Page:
Judge blocks Florida trans healthcare ban, HRC declares state of emergency, Elliot Page memoir drops, gay marriage maintains high support, Uganda anti-LGBTQ+ law

5 queer and trans stories we’re watching: June 7

Happy Wednesday! Hope you’ve been having a great Pride season so far. Take a break with the top stories today:

1. Judge blocks Florida’s ban on trans healthcare for minors
2. Largest U.S. LGBTQ2S+ group declares a state of emergency
3. Elliot Page dropped his memoir, Pageboy
4. Support for same-sex marriage remains high
5. Uganda’s anti-gay law causing queer people to go into hiding

1. Judge blocks Florida’s ban on trans healthcare for minors

Let’s start off with some good news: yesterday, a Florida judge blocked parts of the state’s law barring trans youth from receiving puberty blockers. Issuing a preliminary injunction against the law, Judge Robert Hinkle said that Florida has no basis for denying trans patients’ treatment and affirmed that “gender identity is real.” With the ruling, the three trans children whose parents challenged the law can continue receiving care. 

“There are risks attendant to not using these treatments, including the risk—in some instances, the near certainty—of anxiety and depression and even suicidal ideation. The challenged statute ignores the benefits that many patients realize from these treatments and the substantial risk posed by foregoing the treatments,” Hinkle said in his ruling. 

2. Largest U.S. LGBTQ2S+ group declares a state of emergency

Just weeks after the Human Rights Campaign issued an updated travel advisory for Florida, the LGBTQ2S+ rights group has declared a “state of emergency” for queer people across the U.S. 

This declaration is the first in its 40-year history and comes “following an unprecedented and dangerous spike in anti-LGBTQ+ legislative assaults sweeping state houses this year,” the organization said. Along with the declaration, HRC published a guidebook including health and safety resources as well as updated information about anti-LGBTQ2S+ legislation.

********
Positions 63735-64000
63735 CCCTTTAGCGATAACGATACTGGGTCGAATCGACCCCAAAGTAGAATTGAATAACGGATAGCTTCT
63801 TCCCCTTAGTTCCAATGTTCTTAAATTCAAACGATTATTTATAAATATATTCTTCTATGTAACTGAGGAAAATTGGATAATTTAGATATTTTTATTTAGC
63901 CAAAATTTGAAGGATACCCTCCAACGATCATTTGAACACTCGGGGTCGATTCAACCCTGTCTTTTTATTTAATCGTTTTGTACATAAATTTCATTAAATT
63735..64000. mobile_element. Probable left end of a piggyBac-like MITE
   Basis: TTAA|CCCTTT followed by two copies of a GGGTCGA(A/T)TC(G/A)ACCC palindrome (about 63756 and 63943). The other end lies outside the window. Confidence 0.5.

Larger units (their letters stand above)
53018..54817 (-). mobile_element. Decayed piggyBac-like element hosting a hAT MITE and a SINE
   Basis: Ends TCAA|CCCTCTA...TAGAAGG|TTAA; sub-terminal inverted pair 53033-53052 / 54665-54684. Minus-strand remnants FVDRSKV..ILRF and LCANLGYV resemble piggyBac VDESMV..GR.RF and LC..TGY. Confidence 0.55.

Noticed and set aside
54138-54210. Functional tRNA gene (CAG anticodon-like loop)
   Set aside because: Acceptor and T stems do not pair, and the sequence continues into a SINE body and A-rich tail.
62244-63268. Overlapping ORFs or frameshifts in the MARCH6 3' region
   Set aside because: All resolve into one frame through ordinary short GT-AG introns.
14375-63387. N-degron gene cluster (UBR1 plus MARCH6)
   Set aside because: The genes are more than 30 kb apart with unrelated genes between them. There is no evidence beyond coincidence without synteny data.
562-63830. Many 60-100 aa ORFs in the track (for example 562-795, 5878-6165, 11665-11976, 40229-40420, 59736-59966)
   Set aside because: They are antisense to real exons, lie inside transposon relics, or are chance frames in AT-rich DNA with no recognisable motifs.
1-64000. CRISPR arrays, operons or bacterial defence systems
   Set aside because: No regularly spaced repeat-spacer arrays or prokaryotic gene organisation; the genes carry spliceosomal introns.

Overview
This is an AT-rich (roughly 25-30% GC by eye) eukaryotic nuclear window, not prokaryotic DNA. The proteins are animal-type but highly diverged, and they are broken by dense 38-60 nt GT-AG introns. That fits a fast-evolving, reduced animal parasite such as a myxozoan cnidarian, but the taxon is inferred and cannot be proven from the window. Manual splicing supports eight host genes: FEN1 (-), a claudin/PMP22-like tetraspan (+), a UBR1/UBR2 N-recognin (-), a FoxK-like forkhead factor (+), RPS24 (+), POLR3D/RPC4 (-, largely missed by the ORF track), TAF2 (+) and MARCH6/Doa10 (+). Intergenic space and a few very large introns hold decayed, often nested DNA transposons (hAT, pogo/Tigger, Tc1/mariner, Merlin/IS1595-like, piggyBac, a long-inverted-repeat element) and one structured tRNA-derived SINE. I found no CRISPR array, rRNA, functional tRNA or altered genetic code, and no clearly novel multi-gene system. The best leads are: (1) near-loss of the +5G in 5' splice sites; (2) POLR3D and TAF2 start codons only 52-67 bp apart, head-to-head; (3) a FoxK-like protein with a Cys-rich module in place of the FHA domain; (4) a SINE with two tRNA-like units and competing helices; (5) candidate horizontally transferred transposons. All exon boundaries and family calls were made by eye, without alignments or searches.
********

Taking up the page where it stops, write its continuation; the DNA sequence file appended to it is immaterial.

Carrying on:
3. Elliot Page dropped his memoir, Pageboy

In need of a book to read for your upcoming summer vacation? Good news—actor Elliot Page’s hotly anticipated memoir Pageboy was released yesterday. In it, the actor discusses transitioning, relationships, Juno fame and more (you can find excerpts from their memoir here, and he discusses the memoir in an interview with ABC News). 

Page also delves into the complications of being closeted in Hollywood. “It puzzled me to watch cis straight actors play queer and trans characters and be revered,” Page wrote in his memoir. “Hollywood is built on leveraging queerness. Tucking it away when needed, pulling it out when beneficial, while patting themselves on the back … I was punished for being queer while I watched others be protected and celebrated, who gleefully abused people in the wide open.” Preach!

4. Support for same-sex marriage remains high 

In some good news, a Gallup poll released this week reveals that support for same-sex marriage has remained high, with 71 percent of Americans believing that it should be legal—remaining consistent over the past several years, despite the ongoing conservative backlash against queer and trans rights. 

Support for same-sex marriage has been above 50 percent since the 2010s, reaching over 70 percent for the first time in 2021. Still, the poll noted that support remains relatively low among Republicans and weekly churchgoers.

5. Uganda’s anti-gay law causing queer people to go into hiding

Signed into law last month, Uganda’s anti-gay law is causing queer people to go into hiding. One of the harshest anti-gay laws in the world, it punishes same-sex intimacy with life in prison—or in some cases, the death penalty—and criminalizes anyone who is seen to “promote homosexuality,” a clause that has had a chilling effect on human rights groups that advocate for LGBTQ2S+ rights and provide HIV- and AIDS-related care.

“A lot of people are going into hiding in Uganda or crossing the border into Kenya. Over the past month, gay rights groups and human rights groups have been talking about people who call them seeking assistance,” said Abdi Latif Dahir, a reporter for the New York Times

🌈Bonus good news (because we need it)🌈

The trailer for Bottoms—Emma Seligman’s queer-girl-high-school-fight-club comedy starring Rachel Sennott and Ayo Edibiri—just dropped, and we’ve never been more excited for anything (well, except for the Barbie movie, maybe …) 

Jackie Richardson is a freelance writer based in Western New York. She has worked at The Los Angeles Review of Books, The Daily Hampshire Gazette, and The Sophian.

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